Wed | Sep 20, 2017

Bank charges unjust, excessive

Published:Saturday | January 28, 2017 | 1:00 AM
Paul Scott
Fitz Jackson
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OREN COUSINS

ahtonero@gmail.com

South St Catherine Member of Parliament Fitz Jackson, who tabled a bill for laws to be passed to regulate bank charges, is to be commended and supported. I earnestly hope that Parliament will pass this bill.

The argument of the president of the Private Sector Organisation of Jamaica, Paul Scott, in objecting to the bill, is absolute nonsense.

I have been charged for transactions which I later learnt I should have been exempted from. I am thus contemplating demanding a refund of those charges.

Last December, I was charged a whopping $1,368 to transfer a small sum from my little savings in a certain bank to my current account in the same bank!

Some time last year, an aged couple came to me in distress. They discovered that that their bank had been deducting from their life savings without informing them that their account had been declared dormant. They were told that they had to pay to reactivate their account.

I advised them, as their savings was a great deal of money, to put some in a fixed deposit and to withdraw from the balance and redeposit in order to avoid their savings account becoming dormant. It is unfair for a bank to declare a client's savings dormant without advising said client beforehand.

The bank funds of my community's defunct citizens' association disappeared some years ago having been declared dormant without notifying the three custodians of the defunct association's savings. How could that be?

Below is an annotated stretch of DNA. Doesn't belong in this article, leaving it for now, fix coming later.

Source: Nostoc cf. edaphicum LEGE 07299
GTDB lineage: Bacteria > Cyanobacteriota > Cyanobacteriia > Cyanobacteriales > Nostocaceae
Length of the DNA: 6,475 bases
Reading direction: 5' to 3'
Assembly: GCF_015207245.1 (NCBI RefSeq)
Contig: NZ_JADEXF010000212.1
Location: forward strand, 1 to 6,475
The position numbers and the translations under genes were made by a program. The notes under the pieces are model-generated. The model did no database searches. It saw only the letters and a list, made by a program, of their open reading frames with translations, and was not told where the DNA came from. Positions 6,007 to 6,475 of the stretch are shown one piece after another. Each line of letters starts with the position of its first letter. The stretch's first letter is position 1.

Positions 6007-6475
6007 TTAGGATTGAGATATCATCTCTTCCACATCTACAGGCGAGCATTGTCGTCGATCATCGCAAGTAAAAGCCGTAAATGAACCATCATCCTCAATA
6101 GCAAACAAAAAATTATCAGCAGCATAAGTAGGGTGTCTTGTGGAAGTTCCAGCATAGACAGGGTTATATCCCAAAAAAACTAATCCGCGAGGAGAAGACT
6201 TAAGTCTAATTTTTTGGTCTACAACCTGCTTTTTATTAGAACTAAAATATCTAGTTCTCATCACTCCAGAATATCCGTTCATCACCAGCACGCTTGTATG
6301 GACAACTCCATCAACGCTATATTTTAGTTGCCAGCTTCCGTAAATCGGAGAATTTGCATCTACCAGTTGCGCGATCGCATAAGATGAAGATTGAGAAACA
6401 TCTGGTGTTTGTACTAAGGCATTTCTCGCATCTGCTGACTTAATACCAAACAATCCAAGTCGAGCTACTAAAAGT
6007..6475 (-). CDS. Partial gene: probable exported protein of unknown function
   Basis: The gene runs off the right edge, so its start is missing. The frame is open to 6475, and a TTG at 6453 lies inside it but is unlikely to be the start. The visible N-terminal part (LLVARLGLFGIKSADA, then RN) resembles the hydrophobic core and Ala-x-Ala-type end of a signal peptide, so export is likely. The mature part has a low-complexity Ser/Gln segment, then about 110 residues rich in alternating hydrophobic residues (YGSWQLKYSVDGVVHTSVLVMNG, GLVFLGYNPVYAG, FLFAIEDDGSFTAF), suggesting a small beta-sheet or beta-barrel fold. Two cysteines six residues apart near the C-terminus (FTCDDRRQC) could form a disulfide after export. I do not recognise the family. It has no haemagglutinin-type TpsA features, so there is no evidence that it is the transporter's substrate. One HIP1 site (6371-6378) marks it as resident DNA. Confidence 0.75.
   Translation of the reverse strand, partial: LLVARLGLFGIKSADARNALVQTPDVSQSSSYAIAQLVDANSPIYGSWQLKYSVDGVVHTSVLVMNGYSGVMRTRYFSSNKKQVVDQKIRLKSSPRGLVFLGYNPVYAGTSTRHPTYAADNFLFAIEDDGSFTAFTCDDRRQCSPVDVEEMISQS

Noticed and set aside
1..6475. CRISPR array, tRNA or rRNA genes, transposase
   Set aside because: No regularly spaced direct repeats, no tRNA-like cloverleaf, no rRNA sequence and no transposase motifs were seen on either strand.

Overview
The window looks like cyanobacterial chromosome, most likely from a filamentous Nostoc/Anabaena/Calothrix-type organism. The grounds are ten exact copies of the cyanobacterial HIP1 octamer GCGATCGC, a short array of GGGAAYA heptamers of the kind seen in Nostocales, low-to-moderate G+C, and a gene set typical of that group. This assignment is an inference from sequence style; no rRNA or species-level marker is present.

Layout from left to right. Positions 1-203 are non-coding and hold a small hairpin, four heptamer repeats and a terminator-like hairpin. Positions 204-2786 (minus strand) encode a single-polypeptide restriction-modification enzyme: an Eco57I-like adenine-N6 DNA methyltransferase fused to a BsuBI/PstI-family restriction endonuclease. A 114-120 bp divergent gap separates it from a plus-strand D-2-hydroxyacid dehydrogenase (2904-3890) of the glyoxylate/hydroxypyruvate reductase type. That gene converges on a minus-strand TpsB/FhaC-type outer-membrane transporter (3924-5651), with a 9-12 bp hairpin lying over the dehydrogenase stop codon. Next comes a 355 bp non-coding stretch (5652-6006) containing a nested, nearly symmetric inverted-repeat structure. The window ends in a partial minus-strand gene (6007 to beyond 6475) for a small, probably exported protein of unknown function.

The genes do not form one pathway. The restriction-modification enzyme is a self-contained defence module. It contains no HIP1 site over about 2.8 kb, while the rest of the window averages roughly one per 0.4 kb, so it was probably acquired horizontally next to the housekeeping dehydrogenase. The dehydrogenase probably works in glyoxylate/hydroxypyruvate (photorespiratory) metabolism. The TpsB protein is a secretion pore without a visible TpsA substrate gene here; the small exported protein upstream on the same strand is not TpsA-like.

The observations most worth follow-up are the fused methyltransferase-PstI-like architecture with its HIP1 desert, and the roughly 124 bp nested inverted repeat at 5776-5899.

PROTECT THE PEOPLE

 

What is the president of the PSOJ griping about? A primary function of good government is to protect the people against injustices.

If banks are allowed to do what they are currently doing to their clients, we, poor sufferers at their mercy, will have to put our little bit under di mattress or keep it inna thread bag.

My dad kept his savings in a small box on which were some Chinese hieroglyphics. He kept that box atop the old wardrobe in his bedroom, and being a short man, he had to climb on a chair to reach it. I once heard of a young man who, on pulling down the thatch-and-wattle house of his departed Indian grandfather, found thousands of pounds hidden in the thatch.

Those men did not have to pay bank penalties for their savings. I am not suggesting, Mr Editor, that we should resort to the ways of thrifty people of olden days, but for our own protection, we ought to cease from grumbling, but to protest loud and clear.